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I’m a big fan of popcorn, fresh popped with a little salt and a drizzle of butter or olive oil. (Yes, olive oil. Try it, if you don’t believe me.) So when I saw this photo of popped sorghum, I had to ﬁnd out more. Soon a bag of sorghum was speeding its way to my oﬃce by UPS.
When it arrived today I dropped everything (didn’t take much prodding – who really wants to work on Friday?) and went into our test kitchen. My “popcorn popper” is a thirty year old saucepan, low-tech but reliable. I poured in a little canola oil, and a thin layer of sorghum grains, put on the lid, and started shaking the heck out of the pan over high heat.
Nothing seemed to be happening. Where were those satisfying pings you get with popcorn, when the kernels explode and hit the pot lid? I peeked inside – and had to duck to avoid the ﬂying sorghum. It was popping, but the sorghum kernels are so much smaller and lighter than corn kernels that they just don’t make as much noise. Which made it a challenge to know when the sorghum was all popped. Usually, with popcorn, I wait until the bombardment quiets down, then carefully remove the lid.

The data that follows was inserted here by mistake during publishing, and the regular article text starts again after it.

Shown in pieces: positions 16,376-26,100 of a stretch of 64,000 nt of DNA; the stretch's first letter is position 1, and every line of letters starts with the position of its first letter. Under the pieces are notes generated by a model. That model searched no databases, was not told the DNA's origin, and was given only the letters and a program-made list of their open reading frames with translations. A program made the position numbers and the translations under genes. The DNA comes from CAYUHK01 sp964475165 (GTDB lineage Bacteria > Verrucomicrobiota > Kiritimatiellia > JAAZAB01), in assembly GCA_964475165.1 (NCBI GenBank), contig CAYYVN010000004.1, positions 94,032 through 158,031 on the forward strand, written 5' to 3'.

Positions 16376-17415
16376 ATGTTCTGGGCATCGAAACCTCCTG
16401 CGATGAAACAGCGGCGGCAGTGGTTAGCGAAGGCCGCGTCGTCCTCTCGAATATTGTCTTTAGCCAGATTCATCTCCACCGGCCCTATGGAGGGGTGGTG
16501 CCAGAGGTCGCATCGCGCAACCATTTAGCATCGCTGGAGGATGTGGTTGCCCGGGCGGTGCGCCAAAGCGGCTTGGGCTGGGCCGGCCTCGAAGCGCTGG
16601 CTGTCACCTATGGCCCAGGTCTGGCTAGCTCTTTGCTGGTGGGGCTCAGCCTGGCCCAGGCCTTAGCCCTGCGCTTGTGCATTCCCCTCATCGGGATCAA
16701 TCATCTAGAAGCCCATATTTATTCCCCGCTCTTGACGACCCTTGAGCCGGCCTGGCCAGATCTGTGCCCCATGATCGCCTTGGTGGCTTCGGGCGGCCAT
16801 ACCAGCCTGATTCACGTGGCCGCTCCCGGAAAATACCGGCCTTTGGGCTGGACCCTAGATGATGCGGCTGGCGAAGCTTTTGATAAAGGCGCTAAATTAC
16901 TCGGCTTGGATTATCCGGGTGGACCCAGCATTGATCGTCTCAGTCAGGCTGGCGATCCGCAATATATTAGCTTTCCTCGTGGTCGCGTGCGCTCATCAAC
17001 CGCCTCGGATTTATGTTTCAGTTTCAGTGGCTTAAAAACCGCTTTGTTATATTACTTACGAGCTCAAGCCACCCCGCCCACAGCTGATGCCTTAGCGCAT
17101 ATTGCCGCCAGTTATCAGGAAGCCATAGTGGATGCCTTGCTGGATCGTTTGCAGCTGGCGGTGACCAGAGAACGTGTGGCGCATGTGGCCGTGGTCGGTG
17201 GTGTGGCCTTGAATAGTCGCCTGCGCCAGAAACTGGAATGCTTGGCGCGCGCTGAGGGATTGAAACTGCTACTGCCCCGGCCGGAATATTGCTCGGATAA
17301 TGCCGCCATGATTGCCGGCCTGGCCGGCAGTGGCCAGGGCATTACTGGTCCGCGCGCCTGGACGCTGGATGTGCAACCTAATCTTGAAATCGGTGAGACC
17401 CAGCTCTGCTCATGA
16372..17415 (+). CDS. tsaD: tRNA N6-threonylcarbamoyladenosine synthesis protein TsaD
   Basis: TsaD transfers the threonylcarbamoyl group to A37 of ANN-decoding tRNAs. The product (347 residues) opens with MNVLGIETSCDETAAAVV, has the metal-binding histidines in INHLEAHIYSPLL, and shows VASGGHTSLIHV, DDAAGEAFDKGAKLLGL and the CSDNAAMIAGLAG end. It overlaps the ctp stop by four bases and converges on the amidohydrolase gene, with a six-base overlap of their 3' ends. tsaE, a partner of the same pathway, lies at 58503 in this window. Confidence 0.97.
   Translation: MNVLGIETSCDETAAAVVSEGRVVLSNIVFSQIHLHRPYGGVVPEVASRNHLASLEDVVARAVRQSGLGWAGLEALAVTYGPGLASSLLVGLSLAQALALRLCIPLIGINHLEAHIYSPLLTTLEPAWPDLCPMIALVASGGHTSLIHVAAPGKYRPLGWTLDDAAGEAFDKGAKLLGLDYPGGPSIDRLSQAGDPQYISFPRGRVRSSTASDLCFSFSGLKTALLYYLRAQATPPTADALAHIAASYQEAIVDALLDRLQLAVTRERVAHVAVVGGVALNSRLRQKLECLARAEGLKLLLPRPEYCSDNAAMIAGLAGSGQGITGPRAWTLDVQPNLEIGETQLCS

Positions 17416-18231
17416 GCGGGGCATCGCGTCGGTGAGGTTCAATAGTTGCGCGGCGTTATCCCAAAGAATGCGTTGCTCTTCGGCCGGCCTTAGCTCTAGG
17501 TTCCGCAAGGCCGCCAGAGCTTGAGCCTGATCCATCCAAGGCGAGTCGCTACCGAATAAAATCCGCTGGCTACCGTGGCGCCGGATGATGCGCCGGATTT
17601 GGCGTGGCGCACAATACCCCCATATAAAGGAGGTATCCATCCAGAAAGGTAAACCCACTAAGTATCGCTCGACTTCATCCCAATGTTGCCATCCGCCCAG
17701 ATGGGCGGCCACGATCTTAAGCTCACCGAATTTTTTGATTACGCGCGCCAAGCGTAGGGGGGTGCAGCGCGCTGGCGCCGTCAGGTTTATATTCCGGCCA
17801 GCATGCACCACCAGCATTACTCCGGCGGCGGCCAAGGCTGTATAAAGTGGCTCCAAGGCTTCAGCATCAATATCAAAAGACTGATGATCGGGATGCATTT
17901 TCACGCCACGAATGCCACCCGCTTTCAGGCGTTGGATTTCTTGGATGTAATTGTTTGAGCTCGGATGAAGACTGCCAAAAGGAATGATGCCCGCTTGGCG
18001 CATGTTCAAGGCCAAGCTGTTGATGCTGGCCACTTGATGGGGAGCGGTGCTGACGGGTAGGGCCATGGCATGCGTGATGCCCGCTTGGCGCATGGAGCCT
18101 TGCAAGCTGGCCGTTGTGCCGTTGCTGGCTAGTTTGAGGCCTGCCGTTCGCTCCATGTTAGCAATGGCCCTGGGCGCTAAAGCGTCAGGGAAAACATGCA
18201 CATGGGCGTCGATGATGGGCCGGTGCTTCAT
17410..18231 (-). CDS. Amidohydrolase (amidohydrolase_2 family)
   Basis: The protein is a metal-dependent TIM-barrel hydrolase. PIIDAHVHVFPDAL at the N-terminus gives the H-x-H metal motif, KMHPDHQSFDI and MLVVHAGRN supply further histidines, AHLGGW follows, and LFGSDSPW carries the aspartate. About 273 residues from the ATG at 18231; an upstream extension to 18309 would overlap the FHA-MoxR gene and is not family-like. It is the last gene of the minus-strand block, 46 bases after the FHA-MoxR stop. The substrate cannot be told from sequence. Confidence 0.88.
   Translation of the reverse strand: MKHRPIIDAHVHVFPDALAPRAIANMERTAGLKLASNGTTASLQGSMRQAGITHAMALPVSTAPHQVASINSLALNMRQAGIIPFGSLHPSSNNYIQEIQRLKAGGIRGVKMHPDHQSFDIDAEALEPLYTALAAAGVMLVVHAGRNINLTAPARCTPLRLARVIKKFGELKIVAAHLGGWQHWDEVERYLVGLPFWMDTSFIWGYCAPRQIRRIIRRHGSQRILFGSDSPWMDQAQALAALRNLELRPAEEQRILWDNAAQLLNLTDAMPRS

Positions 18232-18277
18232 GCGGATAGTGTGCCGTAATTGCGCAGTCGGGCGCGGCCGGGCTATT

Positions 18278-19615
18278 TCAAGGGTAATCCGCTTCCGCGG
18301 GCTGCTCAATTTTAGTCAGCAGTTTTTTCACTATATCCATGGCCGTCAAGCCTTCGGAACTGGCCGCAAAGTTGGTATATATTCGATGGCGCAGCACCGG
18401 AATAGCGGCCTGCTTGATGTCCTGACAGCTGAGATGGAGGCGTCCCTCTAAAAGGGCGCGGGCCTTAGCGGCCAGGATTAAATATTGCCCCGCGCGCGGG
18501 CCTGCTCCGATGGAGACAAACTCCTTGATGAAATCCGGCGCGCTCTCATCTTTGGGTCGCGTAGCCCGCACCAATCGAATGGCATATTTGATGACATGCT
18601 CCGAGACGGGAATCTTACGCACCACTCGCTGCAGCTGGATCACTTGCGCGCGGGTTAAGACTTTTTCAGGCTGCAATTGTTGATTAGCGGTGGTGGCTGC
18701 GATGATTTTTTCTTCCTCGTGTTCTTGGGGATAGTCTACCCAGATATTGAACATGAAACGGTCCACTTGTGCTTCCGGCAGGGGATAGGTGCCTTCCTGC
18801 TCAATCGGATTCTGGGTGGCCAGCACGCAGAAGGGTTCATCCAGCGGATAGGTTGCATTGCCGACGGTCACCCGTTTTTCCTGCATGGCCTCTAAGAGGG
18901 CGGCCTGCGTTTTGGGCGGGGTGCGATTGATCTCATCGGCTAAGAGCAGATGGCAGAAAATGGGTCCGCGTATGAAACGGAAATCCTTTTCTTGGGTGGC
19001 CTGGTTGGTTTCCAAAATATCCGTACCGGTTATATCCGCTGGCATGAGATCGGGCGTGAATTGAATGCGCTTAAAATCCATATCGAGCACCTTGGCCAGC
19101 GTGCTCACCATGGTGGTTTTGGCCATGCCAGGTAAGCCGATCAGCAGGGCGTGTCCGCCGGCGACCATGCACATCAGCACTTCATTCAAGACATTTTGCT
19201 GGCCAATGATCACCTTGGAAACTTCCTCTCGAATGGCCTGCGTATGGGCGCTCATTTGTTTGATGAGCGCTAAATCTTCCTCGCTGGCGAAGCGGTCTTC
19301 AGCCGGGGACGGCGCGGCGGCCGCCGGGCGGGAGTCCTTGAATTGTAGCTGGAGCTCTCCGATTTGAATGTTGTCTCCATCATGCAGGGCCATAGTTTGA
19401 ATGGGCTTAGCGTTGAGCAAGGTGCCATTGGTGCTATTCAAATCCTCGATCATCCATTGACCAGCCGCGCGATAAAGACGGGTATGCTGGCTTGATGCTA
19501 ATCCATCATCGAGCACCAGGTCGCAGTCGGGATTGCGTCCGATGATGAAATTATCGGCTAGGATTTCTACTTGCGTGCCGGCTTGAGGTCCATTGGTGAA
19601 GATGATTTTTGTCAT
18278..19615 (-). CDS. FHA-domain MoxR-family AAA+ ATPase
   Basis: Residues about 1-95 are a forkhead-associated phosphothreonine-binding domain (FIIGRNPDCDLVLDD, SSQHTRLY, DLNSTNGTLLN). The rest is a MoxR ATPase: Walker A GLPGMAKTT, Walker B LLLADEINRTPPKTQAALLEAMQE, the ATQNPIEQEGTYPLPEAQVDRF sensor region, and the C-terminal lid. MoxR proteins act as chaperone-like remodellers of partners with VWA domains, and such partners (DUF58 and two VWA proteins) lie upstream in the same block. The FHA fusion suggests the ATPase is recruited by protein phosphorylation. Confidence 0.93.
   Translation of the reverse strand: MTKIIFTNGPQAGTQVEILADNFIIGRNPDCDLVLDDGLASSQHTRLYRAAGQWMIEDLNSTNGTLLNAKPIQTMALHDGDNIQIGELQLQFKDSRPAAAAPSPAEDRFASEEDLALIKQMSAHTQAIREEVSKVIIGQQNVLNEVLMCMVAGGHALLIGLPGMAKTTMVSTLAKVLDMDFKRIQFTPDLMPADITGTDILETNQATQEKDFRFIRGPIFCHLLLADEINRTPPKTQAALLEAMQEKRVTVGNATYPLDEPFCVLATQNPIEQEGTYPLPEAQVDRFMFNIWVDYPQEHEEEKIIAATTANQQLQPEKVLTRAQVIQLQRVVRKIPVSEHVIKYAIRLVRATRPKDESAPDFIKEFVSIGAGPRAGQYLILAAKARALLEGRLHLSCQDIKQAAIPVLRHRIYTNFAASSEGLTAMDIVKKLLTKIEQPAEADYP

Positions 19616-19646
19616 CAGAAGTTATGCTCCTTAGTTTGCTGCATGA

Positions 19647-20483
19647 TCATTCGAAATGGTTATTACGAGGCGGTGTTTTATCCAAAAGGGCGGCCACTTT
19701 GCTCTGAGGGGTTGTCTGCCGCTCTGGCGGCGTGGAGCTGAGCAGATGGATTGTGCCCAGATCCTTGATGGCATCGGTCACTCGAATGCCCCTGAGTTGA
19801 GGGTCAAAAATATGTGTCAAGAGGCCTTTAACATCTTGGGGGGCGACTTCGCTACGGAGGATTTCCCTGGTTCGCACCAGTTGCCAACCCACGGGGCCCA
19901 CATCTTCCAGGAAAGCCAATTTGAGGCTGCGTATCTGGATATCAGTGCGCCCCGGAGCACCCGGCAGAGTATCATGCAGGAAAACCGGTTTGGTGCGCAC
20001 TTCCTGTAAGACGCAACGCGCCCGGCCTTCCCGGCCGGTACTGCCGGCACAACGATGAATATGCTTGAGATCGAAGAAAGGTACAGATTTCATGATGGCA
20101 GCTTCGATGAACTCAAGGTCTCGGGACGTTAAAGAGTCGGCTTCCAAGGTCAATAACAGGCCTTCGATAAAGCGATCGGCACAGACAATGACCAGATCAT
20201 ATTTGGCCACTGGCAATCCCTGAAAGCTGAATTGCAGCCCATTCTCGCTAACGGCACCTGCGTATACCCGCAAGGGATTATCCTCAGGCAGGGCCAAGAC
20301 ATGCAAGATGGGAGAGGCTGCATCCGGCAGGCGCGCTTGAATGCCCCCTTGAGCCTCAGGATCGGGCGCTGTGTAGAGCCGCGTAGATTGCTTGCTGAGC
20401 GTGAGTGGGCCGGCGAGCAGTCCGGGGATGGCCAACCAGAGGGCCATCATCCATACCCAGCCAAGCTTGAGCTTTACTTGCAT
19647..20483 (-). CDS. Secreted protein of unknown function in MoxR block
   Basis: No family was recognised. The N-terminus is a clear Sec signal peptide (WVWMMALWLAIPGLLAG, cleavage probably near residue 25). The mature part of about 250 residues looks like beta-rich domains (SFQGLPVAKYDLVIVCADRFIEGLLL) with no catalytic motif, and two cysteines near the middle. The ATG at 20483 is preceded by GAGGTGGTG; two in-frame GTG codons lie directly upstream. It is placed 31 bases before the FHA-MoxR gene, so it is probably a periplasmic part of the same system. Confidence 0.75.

This time I just kept sneaking peeks, until I could tell that all the small round ball-bearings had turned to little bits of ﬂuﬀ. And the operating term is “little.” Popped sorghum is much smaller than popped corn, but with a very similar delicious light crunch. Yum. Now the only question is, what do we call it? Any ideas?
My adventure with popped sorghum led me to explore whether other grains could also be popped. I was aware that not all grains are gonna pop; there needs to be a particular relationship between the amount of moisture in a grain and the resistance of the outer layer of the kernel, so that it bursts at just the right time once the internal moisture turns to steam.
I had heard that popped amaranth is widely sold as street food in Central and South America, so I tried that next, but with little success. Maybe my amaranth had been hanging around in summer humidity for too long; all it did was toast instead of popping, but the toasted grain will make the basis of a lovely pilaf. You can’t lose either way, with a good whole grain.
If you’ve popped whole grains other than popcorn, write and tell us about your experience! The NASA website says “only popcorn kernels can pop” but maybe popping other grains isn’t rocket science after all… (Cindy)